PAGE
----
This is Our Moment to Act

In the mid 70’s, my big sister came home from college and gave me a tee shirt that read: “A Woman’s Place is in the House… and the Senate.” It became my prized possession.

The gift symbolized something important to me as it bridged our seven-year age gap and somehow linked my skinny tween self to adult women. I doubt that I fully understood the magnitude of the statement of the shirt back then, but I wore it proudly and frequently. It felt to me that girls and women were on the brink of something big. The future looked bright.

Now, as a Clinical faculty member and Director of the Women’s Leadership Program at of Northwestern University’s Kellogg School of Management, I have been reflecting on the progress that women have made over my lifetime that has enabled my career. As I consider the world that my high potential, ambitious female students will face upon graduation, I am troubled by both the leadership gap with men and the slowing rate of advancement for women in business. Imagine my surprise to see that same phrase popping up on t-shirts today, and just as relevant and needed as it was 40 years ago.

There has never been a greater time for women and inclusive men to have a collective voice in our future. The revelations of the #MeToo movement have unleashed millions of empowered women rising with strength and conviction to tell their stories, reject unfair treatment, and choose candidates, companies, and situations that promote these values. Social media has provided an equalizing platform that enables ordinary voices to grow more powerful through shared perspectives, amplified concerns, and identification of unacceptable behavior. While #MeToo started with the Hollywood elite, strong women are saying “Time’s up” in business and politics like never before as exemplified by the resignations of Steve Wynn and Rob Porter.

Paul de Gregorio / Creative Commons

Yet even in the face of the stalled progress the current statistics and slogans indicate, I believe we have the power to make 2018 a turning point in accelerating women’s standing in the world. We must seize this unique moment in time and convert our intention, impatience and outrage into action. Although slogans, tee-shirts and Facebook “likes” provide a feel-good start, they are not enough to disrupt the glacial pace of women’s advancement in business and politics.

We don’t just need to pick up the pace. We need to put our foot on the gas.

In addition to women’s voices growing louder, many are throwing their hat into the political arena at levels not seen before 2018. There are an unprecedented number of women running for offices, big and small. These women have taken that step towards action, fueled by their passion to drive change and influence our future. Yet it’s not enough for women to simply to run for office—their important steps must be matched by volunteerism, financial support and voting. This unique moment means that increased involvement can convert the record numbers running to record numbers winning.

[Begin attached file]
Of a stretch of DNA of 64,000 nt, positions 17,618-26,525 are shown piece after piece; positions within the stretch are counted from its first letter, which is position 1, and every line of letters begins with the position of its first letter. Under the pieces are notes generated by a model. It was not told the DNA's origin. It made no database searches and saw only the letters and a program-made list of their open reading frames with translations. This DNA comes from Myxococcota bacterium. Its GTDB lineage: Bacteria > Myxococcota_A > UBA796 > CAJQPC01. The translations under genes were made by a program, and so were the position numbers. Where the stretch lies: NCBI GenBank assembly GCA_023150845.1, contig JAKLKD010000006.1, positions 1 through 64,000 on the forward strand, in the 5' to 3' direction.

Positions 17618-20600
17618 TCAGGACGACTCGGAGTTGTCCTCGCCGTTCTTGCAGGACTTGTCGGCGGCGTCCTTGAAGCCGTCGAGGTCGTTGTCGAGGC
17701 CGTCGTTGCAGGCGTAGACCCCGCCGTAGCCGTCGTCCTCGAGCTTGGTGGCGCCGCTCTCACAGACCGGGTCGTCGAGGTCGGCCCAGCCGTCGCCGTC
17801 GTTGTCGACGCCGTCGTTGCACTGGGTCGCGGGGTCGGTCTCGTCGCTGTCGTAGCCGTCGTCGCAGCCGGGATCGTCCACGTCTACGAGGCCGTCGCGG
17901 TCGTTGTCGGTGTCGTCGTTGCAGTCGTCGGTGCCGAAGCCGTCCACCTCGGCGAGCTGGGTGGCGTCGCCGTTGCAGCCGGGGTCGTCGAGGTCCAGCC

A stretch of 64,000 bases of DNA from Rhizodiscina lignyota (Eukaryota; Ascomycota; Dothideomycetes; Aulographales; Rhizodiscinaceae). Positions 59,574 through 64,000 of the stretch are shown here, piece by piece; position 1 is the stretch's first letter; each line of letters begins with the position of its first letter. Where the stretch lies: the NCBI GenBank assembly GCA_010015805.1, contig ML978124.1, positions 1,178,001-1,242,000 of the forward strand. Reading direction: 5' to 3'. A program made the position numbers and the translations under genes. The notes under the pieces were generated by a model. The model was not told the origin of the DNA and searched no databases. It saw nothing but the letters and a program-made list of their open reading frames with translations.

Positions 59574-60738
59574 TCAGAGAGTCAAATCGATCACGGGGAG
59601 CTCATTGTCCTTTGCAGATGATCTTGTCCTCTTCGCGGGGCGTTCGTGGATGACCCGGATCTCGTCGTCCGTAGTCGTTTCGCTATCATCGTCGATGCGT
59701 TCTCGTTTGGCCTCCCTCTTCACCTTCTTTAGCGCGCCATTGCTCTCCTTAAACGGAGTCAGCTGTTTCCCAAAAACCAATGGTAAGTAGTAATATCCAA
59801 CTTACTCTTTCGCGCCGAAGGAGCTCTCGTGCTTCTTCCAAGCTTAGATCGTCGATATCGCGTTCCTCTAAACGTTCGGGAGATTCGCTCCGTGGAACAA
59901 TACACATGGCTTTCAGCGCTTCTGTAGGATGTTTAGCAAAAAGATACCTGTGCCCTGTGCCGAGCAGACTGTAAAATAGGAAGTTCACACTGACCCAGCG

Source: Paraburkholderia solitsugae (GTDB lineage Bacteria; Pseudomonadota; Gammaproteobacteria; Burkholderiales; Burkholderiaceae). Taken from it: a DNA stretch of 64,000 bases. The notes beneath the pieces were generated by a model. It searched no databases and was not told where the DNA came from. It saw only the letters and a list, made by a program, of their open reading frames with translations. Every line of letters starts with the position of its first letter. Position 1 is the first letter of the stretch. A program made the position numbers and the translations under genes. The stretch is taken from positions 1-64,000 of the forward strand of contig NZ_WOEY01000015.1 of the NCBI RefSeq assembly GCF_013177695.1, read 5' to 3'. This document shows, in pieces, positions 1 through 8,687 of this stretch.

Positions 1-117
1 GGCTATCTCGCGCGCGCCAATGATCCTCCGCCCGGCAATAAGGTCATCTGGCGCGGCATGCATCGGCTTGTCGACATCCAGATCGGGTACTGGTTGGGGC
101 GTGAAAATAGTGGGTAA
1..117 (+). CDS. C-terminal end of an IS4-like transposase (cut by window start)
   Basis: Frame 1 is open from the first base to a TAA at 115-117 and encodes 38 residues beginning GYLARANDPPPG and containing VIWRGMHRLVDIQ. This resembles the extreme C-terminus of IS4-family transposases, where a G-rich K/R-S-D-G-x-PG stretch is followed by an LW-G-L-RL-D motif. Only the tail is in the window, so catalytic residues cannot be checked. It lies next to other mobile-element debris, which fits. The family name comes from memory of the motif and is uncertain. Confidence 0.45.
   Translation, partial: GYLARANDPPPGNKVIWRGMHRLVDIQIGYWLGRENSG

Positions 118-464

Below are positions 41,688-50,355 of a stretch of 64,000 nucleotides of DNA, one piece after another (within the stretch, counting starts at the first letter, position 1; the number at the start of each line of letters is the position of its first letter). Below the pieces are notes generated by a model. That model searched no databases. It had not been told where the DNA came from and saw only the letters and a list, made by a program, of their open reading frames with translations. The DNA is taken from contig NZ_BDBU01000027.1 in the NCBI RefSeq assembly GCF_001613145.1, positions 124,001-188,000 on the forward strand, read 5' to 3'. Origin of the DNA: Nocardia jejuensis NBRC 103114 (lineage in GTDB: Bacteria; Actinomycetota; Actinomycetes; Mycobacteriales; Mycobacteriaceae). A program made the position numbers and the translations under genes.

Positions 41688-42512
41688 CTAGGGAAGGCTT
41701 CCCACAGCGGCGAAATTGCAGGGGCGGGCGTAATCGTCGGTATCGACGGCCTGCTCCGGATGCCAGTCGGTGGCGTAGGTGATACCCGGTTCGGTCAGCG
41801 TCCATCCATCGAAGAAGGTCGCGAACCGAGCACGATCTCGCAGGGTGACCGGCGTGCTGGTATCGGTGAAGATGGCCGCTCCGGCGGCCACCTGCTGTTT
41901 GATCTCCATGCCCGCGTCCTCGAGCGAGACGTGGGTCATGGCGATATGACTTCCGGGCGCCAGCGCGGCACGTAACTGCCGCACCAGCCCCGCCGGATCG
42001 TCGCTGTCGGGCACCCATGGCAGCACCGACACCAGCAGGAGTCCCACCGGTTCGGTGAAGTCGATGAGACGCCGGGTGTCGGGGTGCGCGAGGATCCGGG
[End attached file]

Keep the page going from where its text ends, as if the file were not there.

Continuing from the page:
In addition to shifts in the political landscape, we are at the beginning phase of a business transition where the consumer, employee and investor voice have a greater influence on financial results. When a company missteps or is tone deaf, they hear it immediately. Progressive companies are wisely recognizing that inclusive leadership, purpose and values are a priority to engage a talented multi-generational workforce, to deliver products and services that create a loyal following and, more recently, to attract investors.

Case in point: In January, Blackrock’s Larry Fink issued a letter to his fellow CEOs that included expectations of engagement with the companies they invest with to better understand and hold them accountable to their effect on society. When a $6.3 trillion asset management firm makes this public statement and issues this warning shot, C-Suites and boardrooms listen. This broadening view of a company’s role will seed change in company behavior. More enlightened brands and companies will realize they can do well by doing good. But, to work, culture must be rebuilt to match.

To be sure, women have made gains in my lifetime and are afforded opportunities that don’t exist for many women across the globe. There have been many years christened the Year of the Woman without accomplishing this feat—but with our collective voice and platform, the opportunity to vote female leaders into office and the beginning stage of a business culture evolution, now is the historic time to close the gap between talk and action. At long last, we can make the notion of “a woman’s place” an irrelevant relic of the past.

Time’s up for simple words. It’s time to act with our voices, our votes and our wallets.

Ellen Connelly Taaffe is a Clinical Assistant Professor and the Director of the Women’s Leadership Program at the Kellogg School of Management of Northwestern University, an independent Board Director of John B. Sanfilippo & Son Inc. and Hooker Furniture Corporation and a Public Voices Fellow.

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